Biden to announce $2.8 billion in grants for domestic battery supply chains

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US President Joe Biden delivers remarks during a Democratic National Committee (DNC) event at the Howard Theatre in Washington, DC, on October 18, 2022. (Photo by Brendan Smialowski / AFP) (Photo by BRENDAN SMIALOWSKI/AFP via Getty Images)
Originally Published: 19 OCT 22 11:00 ET

(CNN) — President Joe Biden and Energy Secretary Jennifer Granholm are set to announce two key actions Wednesday aimed at lowering costs amid inflation by targeting domestic battery supply chains — new efforts the administration is rolling out 20 days before the midterm elections.

The battery investments, which come from the bipartisan infrastructure law passed last year, will include components affecting both the electric grid and electric vehicles.

The Department of Energy will award $2.8 billion in grants from the law to 20 manufacturing and processing companies for projects across 12 states, a senior administration official said.

And the White House is also announcing the formation of the American Battery Materials Initiative, which the official called “a new effort to mobilize the entire government and securing a reliable and sustainable supply of critical minerals used for power, electricity and electric vehicles.”

The funding will go to 12 states, an administration official said, describing the move as “a truly coast-to-coast announcement.” It will be spent in Alabama, Georgia, Kentucky, Missouri, Nevada, New York, North Carolina, North Dakota, Ohio, Tennessee and Washington. It is expected to create 8,000 jobs, officials said.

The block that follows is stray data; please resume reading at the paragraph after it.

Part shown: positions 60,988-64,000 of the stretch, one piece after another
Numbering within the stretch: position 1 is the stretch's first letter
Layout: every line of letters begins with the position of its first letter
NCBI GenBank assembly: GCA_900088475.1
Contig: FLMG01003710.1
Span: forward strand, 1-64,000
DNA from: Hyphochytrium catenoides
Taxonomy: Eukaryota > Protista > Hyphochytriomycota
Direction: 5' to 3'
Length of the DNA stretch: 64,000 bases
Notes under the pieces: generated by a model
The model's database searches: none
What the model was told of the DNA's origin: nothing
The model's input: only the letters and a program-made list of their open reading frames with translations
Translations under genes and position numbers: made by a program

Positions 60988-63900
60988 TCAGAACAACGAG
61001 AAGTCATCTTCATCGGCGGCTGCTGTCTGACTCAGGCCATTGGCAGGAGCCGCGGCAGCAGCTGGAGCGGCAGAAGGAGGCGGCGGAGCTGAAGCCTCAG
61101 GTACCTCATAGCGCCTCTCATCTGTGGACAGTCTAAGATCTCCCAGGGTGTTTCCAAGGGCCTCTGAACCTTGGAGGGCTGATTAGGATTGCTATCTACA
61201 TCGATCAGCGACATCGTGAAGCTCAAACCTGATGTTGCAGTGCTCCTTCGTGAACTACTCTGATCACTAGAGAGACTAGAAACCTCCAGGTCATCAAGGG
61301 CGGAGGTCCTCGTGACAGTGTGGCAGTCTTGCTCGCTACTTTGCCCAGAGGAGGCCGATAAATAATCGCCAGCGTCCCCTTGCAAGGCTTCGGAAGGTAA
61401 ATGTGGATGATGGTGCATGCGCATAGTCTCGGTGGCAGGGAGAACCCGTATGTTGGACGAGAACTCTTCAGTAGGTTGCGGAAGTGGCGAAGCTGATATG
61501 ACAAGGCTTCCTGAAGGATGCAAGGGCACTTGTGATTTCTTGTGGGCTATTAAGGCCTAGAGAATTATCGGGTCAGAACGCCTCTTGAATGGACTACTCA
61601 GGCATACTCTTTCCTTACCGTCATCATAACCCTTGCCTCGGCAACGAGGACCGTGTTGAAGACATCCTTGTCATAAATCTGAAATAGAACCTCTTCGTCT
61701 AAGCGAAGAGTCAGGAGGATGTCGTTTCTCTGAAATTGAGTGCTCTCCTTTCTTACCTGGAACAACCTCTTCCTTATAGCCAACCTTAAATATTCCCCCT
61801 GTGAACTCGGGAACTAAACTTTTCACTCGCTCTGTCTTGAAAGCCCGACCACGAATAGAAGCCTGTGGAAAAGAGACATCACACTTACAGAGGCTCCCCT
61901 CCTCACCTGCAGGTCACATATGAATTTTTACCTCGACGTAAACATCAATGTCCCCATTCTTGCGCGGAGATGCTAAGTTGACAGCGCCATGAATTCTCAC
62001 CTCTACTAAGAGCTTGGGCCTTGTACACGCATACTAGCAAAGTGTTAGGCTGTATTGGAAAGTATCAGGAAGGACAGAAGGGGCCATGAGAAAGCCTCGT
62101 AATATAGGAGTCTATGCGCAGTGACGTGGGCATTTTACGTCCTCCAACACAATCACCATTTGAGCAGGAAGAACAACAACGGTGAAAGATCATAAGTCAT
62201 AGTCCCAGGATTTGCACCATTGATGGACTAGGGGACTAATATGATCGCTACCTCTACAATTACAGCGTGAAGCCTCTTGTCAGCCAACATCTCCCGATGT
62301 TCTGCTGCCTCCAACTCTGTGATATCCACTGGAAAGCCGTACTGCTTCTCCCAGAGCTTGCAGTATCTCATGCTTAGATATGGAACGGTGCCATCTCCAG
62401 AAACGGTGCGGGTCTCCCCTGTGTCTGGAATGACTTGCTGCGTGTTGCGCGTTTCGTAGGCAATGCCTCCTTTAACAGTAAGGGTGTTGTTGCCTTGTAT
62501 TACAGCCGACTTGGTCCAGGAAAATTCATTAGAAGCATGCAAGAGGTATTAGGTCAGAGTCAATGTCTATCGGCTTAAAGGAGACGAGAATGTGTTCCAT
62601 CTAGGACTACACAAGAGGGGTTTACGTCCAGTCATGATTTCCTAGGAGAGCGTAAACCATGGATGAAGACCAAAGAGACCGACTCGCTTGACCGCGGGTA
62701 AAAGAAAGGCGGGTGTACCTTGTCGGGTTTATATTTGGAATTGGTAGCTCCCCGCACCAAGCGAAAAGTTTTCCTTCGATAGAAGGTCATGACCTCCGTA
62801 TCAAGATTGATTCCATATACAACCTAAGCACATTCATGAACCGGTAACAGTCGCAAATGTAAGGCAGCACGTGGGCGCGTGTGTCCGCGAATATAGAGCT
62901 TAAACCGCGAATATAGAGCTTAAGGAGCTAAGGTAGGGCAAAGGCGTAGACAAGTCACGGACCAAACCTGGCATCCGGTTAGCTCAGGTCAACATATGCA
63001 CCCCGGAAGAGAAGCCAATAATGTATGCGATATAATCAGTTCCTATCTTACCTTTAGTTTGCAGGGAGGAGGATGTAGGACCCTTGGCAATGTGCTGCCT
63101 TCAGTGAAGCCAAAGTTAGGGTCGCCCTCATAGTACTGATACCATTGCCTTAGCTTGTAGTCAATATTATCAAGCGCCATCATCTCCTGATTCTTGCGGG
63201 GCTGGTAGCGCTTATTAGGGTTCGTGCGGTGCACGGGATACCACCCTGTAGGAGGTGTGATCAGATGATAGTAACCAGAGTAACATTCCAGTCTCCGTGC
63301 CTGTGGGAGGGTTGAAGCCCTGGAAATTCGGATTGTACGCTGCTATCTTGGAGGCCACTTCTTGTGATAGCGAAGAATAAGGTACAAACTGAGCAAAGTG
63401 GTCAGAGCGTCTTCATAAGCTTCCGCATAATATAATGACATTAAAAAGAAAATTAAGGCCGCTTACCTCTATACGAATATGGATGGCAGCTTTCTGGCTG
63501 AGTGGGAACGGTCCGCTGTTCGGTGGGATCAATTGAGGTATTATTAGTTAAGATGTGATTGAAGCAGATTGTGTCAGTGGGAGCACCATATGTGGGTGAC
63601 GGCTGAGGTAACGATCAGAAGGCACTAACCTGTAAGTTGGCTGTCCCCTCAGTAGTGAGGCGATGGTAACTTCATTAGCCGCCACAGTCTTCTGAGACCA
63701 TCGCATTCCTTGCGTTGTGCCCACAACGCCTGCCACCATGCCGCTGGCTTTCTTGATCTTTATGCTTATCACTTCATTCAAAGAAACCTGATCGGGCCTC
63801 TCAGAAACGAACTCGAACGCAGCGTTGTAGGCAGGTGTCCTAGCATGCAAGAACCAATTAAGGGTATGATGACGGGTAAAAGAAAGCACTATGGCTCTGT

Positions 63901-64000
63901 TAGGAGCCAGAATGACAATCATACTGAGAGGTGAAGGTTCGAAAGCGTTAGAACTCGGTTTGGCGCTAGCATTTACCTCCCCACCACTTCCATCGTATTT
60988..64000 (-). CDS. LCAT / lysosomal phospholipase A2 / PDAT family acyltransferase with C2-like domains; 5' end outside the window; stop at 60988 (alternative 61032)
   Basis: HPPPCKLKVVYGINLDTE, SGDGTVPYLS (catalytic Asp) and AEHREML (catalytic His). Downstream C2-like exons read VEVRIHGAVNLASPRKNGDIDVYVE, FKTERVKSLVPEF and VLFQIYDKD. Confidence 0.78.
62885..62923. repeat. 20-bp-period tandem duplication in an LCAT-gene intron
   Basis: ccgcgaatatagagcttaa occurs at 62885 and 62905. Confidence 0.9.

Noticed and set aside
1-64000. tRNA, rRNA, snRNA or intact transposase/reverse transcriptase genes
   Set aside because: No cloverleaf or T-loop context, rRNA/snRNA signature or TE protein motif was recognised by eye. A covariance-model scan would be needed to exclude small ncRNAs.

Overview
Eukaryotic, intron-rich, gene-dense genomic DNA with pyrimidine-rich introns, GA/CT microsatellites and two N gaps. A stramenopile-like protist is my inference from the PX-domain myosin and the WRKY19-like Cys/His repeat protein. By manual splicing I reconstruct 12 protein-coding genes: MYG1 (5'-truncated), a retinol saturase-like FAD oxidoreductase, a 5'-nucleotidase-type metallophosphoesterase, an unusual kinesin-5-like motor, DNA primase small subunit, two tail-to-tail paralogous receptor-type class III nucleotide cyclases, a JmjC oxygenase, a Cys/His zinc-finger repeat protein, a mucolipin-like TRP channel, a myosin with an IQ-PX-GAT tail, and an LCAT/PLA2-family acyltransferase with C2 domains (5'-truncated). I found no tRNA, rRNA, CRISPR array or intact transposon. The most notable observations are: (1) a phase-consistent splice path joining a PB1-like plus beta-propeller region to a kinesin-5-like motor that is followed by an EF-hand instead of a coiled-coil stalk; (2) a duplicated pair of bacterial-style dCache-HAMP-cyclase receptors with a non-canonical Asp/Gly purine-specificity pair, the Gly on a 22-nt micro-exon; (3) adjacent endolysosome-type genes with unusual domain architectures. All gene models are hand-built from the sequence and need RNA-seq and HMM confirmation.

Wednesday’s investment marks “the first of several rounds of investment in the battery supply chain,” a second senior administration official said.

The private sector, which will be represented at Wednesday afternoon’s event, is expected to match the federal government’s investment.

“The recipients of federal grants to invest and build out the domestic supply chain are required to at least match the federal funding with private sector capital. They’ve more than done that in this case. So the $2.8 billion is being leveraged for a total of a $9 billion investment today,” the second official said.

And a third senior official pressed that the funding will move US away from dependence China for these minerals, suggesting the effort builds more broadly on building supply chains resilient from autocracies.

“Over the last decades, China has cornered the supply chain for batteries from critical mineral mining and processing to cathode anode belt manufacturing for critical minerals. For the critical minerals lithium, cobalt, graphite, nickel and manganese that are crucial to advanced batteries, China controls nearly all global processing capacity,” the official said.

The official continued, “As the world transitions from a fossil fuel to a clean energy-powered economy, we cannot trade dependence on oil from autocrats like Putin to dependence on critical minerals from China.”

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